No pins are shared, and no pins are 'special' bootstrapping pins, so you can use any of them for input, or output, will pullups or pulldowns, without worry.

ESP32 chips allow for 'multiplexing' of almost all signals so it isn't like some pins can do PWM and others can. You can connect any of the available PWM channels, I2S channels, UART, I2C or SPI ports to any pin. There are some exceptions....

Pin numbers next to pins are the ESP32 IO pin number. E.g. pin 5 is IO5 and 21 is IO21. This is not true for pin names such as A0 thru A5 (these are IO17, IO18, IO1, IO2, IO3, and IO4 in that order), SPI pins (SCK is IO36, MOSI IS IO35 and MISO is IO37) or I2C pins (SDA is IO33 and SCL is IO34)
  • A0 and A1 are the only DAC output pins. These can be used as 8-bit true analog outputs. No other pins can do so.
  • A0 thru A5, IO5 to IO16 -  can also be analog inputs. The labeled SPI port, I2C port and pins 21 and 42 cannot.
    IO11 thru IO16 and A0 plus A1 are on ADC2
    A2 thru A5 plus IO5 thru IO10 are on ADC1
    Check the ESP32-S2 datasheet for the ADC channel names for each pin if you need em!
  • The 2x3 SPI pins on the right side of the board is on the ESP32 high speed SPI peripheral - you can set any pins to be the low-speed peripheral but you won't get the speedy interface!
  • The SDA/SCL I2C pins have 3.3V pullups on them, and are shared with the STEMMA QT port
  • Pin 42 is connected to a red LED and is also shared with the JTAG TMS pin. If you happen to be JTAG debugging, this pin will not be available to you.
  • Pin 45 is connected to the NeoPixel and is a special bootrstap pin but we only use it as an output so it doesn't matter that there's a pullup/down on it.

LEDs and NeoPixel

  • NeoPixel LED - This addressable RGB NeoPixel LED is both a status LED and user controllable on IO45
  • LED - This red LED on IO42 is user controllable for blinky needs, it is shared with JTAG TMS and cannot be used if you happen to be JTAG decoding.
  • OK LED - This green LED indicates the board is powered on, it is connected to the 3.3V power supply.
  • CHG LED - This yellow LED lets you know when the plugged in battery is charging and when it's fully charged. It's normal for this LED to flicker when no battery is in place, that's the charge circuitry trying to detect whether a battery is there or not.

STEMMA QT

STEMMA QT - This JST SH 4-pin connector breaks out I2C (SCL, SDA, 3.3V, GND). It allows you to connect to various breakouts and sensors with STEMMA QT connectors or to other things using assorted associated accessories.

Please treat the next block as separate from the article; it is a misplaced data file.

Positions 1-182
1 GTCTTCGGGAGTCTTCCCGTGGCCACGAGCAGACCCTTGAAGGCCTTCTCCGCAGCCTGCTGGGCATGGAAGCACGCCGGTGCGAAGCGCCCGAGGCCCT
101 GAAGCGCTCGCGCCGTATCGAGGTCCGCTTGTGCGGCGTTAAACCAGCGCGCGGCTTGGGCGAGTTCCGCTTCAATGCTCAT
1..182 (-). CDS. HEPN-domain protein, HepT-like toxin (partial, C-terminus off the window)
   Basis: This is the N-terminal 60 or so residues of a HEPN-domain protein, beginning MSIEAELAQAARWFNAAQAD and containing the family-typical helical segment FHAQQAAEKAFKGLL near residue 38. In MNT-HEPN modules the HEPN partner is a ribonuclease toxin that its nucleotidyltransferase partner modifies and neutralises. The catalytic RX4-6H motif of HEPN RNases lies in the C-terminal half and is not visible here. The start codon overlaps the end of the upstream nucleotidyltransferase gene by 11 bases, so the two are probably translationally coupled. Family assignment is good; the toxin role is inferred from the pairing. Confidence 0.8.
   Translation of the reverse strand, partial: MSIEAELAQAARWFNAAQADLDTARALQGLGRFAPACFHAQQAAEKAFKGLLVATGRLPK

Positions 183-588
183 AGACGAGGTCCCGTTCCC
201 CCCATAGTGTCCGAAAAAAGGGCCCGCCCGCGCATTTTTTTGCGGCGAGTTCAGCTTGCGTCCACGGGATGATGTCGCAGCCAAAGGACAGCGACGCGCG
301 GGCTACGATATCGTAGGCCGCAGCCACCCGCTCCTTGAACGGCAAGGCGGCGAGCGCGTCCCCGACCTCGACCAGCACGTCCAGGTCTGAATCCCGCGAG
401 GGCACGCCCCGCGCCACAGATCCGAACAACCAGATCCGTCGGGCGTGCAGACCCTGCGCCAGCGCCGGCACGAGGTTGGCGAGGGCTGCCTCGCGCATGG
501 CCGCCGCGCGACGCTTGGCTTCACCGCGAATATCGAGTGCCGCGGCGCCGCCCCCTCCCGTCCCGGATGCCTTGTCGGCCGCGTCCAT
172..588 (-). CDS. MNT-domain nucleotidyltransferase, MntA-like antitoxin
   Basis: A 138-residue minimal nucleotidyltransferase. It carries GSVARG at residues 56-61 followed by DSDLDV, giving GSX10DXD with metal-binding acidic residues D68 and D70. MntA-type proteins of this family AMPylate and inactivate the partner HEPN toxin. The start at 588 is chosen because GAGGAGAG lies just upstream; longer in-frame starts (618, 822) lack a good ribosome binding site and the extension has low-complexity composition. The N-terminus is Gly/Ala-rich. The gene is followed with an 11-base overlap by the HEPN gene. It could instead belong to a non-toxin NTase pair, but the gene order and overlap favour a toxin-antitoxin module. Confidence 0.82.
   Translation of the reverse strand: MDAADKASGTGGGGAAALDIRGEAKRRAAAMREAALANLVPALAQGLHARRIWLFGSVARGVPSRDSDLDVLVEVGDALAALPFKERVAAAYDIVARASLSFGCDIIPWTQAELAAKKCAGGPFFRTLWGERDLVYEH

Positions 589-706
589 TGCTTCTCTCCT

Works great with any STEMMA QT or Qwiic sensor/device

You can also use it with Grove I2C devices thanks to this handy cable

UART Debug

The hardware UART debug port has two broken out pins. You can connect these to a USB console cable in order to read the debug output from the ESP32 IDF. This is useful if you are writing software and need to see the low level debug output without using JTAG debugging.

This is not where default Serial.print() or CircuitPython print() outputs go, because those will go through the USB port instead!

Reset and DFU

  • Reset button - The reset button in the top left corner is used to reset the board.
  • DFU button - This is connected to BOOT0 and can be used to put the board into ROM bootloader mode. To enter ROM bootloader mode, hold down DFU button while clicking reset button mentioned above. When in the ROM bootloader, you can upload code and query the chip using esptool

JTAG Debug

If you'd like to do more advanced development, trace-debugging, or not use the bootloader, we have the JTAG interface exposed. You'll need to solder an 2x5 1.27mm pitch connector or Mini 2x5 connector to your board. A JLink or similar is needed to perform debugging.

Doing some serious development on any ARM-based platform, and tired of 'printf' plus an LED to debug? A proper JTAG/SWD HW debugger can make debugging more of a pleasure and...
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This guide was first published on Nov 04, 2020. It was last updated on 2021-05-19 16:48:25 -0400.

This page (Pinouts) was last updated on Oct 23, 2021.